ἔρχεται στή σκηνή ἡ ἠθοποιός πού θά ὑποδυθεῖ τήν Κλυταιμνήστρα. Κρατᾶ καφέ, τσιγάρο καί πλησιάζει ἕνα μεγάλο ξύλινο κιβώτιο πού θά τό χρησιμοποιήσει γιά τραπέζι. Πάνω στό τραπέζι ἕνα κηροπήγιο, ἕνα τασάκι, μολύβια, ἀρκετά χαρτιά γραμμένα, λευκά, τσαλακωμένα, ἄλλα ὄχι. Παίρνει μερικά χαρτιά καί τά τοποθετεῖ σάν «δῆθεν» σκόρπια μπροστά καί πλάι ἀπ᾽τό τραπέζι, στό πάτωμα.  Ἀνάβει τό κερί, κάθεται σέ σκαμνί καί σβήνει τό τσιγάρο της. Παίρνει ἕνα ἀπ᾽τά τσαλακωμένα χαρτιά καί ἀρχίζει νά διαβάζει ἀργά καί καθαρά σάν γιά νά ἐπιβεβαιώσει ὅτι αὐτά πού ἔχει γράψει εἶναι καλά διατυπωμένα.

 The letter as such and Clytemnestra’s psychological distress while writing it clearly echo the opening of Euripides’ Iphigenia at Aulis (28-48), where an anxious Agamemnon keeps writing, erasing and rewriting a letter aiming at preventing his daughter’s sacrifice. Likewise, Kambanellis’ Clytemnestra, writing under the lamplight. keeps writing, erasing, and rewriting her own letter to Orestes — a letter she never has the time to dispatch, just as in Iphigenia in Aulis Agamemnon’s letter, albeit dispatched, never reaches its recipient.

Clytemnestra’s appearance on stage with a cup of coffee and a cigarette signifies the contemporary setting of the play.


 Page 25

’Oρέστη, ἀγαπημένε μου γιέ

The adjective “ἀγαπημένε” attached to Orestes casts Clytemnestra in a different light from her tragic counterpart and programmatically stresses Kambanellis’ departure from his tragic predecessors. Throughout the play Clytemnestra is very much the mother figure, and her letter is replete with affectionate appeals to her children; see, e.g., Page 26: Ἐγώ εἶμαι μάνα σας. Δέν πρέπει, οὔτε στιγμή, νά σοῦ περάσει ἀπ᾽τό νοῦ ὅτι ἐπιδιώκω νά σέ παρασύρω πρός τό μέρος μου. Εἶστε καί οἱ δύο παιδιά μου, εἶσαι ὁ ’Ορέστης μου! καί ἡ ἀδελφή σου, ὅ τι κι ἄν ἔχει κάνει, εἶναι ἡ ᾽Ηλέκτρα μου!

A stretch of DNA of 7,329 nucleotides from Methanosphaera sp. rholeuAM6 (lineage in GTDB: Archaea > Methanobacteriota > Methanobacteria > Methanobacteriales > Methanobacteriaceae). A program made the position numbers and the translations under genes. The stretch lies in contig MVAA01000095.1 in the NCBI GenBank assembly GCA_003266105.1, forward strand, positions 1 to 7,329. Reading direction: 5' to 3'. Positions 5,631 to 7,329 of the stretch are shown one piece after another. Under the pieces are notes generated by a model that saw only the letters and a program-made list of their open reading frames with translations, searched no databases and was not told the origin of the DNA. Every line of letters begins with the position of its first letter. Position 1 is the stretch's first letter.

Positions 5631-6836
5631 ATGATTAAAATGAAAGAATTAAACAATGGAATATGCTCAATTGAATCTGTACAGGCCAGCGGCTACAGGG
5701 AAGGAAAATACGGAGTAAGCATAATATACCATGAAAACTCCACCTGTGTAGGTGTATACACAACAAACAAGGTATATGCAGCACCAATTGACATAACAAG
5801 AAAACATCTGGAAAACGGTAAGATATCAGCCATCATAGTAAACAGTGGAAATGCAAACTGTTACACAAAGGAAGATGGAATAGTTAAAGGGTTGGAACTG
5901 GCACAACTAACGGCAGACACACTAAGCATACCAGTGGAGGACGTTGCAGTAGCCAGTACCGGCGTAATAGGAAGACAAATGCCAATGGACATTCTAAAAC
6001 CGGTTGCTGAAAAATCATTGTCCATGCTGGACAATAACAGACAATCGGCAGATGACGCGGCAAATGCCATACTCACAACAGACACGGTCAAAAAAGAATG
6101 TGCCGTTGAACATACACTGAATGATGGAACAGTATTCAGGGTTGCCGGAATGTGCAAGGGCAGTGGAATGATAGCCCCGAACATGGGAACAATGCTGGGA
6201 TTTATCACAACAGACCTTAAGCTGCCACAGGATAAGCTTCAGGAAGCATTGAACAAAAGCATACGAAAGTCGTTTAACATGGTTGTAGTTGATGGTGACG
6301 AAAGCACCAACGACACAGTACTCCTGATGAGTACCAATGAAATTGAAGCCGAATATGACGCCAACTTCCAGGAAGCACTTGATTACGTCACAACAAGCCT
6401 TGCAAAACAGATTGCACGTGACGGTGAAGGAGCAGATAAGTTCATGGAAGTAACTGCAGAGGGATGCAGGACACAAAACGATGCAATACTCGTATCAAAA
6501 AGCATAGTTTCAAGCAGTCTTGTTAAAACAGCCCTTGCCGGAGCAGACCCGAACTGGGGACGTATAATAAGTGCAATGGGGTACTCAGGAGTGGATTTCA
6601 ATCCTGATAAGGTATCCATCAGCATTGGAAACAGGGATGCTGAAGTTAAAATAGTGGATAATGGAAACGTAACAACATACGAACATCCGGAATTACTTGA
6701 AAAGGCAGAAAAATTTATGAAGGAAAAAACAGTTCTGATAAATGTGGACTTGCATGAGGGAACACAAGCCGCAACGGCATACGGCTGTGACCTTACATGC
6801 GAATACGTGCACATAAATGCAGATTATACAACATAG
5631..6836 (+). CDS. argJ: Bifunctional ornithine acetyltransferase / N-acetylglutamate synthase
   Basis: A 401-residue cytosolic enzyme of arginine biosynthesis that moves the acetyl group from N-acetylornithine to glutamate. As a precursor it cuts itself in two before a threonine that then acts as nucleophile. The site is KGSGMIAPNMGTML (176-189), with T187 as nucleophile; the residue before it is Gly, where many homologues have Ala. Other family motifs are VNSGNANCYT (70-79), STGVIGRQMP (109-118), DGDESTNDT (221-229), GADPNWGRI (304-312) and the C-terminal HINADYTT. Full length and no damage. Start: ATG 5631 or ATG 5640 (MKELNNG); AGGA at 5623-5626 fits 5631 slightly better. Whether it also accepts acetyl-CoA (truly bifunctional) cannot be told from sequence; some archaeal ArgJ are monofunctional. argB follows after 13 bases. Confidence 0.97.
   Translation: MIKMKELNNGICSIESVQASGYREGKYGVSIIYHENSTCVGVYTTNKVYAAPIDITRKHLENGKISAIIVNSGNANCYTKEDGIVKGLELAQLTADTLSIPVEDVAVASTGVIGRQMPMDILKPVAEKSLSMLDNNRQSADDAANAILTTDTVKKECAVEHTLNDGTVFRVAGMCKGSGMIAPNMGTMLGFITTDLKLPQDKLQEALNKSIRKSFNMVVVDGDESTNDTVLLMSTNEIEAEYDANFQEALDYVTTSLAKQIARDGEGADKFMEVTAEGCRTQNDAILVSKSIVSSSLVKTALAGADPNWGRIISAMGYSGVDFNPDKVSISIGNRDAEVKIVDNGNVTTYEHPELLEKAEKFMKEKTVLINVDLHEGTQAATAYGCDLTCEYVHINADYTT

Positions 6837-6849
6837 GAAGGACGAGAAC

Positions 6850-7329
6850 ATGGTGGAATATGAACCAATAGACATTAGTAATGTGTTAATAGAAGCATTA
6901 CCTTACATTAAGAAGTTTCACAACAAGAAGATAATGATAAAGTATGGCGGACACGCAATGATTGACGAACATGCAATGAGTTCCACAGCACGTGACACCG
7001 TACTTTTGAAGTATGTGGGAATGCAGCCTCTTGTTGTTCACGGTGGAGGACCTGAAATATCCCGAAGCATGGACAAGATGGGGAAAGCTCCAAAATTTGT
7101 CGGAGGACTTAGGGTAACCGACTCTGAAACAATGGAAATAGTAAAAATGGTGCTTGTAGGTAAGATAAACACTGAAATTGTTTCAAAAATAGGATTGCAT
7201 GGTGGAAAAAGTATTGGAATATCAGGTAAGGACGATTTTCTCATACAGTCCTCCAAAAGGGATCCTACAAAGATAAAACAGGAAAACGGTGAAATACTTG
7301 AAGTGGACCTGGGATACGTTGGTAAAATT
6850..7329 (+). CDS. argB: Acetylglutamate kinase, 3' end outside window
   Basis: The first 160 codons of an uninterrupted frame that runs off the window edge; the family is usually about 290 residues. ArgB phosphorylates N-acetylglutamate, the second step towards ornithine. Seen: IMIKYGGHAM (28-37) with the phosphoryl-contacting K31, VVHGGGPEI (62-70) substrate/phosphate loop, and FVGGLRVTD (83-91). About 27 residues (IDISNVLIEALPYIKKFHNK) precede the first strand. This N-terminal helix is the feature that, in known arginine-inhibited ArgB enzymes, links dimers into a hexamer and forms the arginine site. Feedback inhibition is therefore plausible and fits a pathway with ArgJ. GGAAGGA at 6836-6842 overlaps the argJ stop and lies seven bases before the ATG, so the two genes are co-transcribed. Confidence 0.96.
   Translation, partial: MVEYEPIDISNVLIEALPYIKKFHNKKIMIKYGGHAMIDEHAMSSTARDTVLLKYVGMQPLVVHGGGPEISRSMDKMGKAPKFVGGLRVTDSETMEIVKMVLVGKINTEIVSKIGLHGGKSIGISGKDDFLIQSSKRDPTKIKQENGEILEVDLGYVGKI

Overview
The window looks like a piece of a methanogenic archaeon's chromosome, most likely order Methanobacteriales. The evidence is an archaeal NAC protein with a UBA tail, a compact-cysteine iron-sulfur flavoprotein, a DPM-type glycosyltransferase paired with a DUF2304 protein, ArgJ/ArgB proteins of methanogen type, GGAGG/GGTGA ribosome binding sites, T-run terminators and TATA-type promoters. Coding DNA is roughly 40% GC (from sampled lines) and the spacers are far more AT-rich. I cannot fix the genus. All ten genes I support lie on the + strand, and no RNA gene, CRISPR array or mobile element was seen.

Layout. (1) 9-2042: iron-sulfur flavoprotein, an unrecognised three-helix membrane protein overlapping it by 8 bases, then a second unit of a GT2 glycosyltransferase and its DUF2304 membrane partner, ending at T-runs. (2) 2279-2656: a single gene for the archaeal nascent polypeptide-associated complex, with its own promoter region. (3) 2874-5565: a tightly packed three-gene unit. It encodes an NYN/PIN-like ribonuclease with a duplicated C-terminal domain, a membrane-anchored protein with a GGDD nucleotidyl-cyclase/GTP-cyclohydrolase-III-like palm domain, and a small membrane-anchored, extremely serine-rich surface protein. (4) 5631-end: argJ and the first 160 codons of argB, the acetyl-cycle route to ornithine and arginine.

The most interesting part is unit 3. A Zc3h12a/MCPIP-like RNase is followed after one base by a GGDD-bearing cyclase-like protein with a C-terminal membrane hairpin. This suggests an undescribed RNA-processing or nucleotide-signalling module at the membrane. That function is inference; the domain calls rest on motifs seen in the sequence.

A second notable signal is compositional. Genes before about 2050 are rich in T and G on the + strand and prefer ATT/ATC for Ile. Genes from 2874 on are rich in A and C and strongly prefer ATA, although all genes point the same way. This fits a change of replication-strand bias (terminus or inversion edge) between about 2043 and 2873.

Page 25

ξέρω πώς οἱ μέρες μου εἶναι μετρημένες καὶ τρέμω ποὺ δὲ βλέπω να ᾽ρχεσαι. Δέν εἶναι μόνο ἡ λαχτάρα μου νά σέ δῶ, ἔστω καί γιά τελευταία φορά, πού μ᾽ ἔχει κάμει νά στοιχειώσω στό παράθυρο πού βλέπει στό δρόμο. Πιό πολύ εἶν᾽ὁ φόβος μου ὅτι μπορεῖ νά ᾽ρθεῖς ὅταν θά ᾽ναι ἀργά πιά. 

Clytemnestra’s remark that Orestes’ procrastination puts her life in danger is a reverse allusion to Greek tragedy, where Clytemnestra contemplates Orestes’ arrival with fear and anxiety, as she knows that he will return to avenge his father’s murder. See, for instance, Soph. Electra 778-87 (Clytemnestra is informed about her son’s supposed death): CLYT: “After he [Orestes] left this land he never saw me, but he reproached me with his father’s murder and swore to do terrible things, so that neither by night nor day would sweet sleep cover me, but from one moment to another I lived like one about to die. But now¾for on this day I have been freed from the fear inspired by this woman here and him¾yes, she was a worse mischief, living with me and all the time sucking my very life-blood¾now we shall spend our days, I think, securely, for any threats of hers”.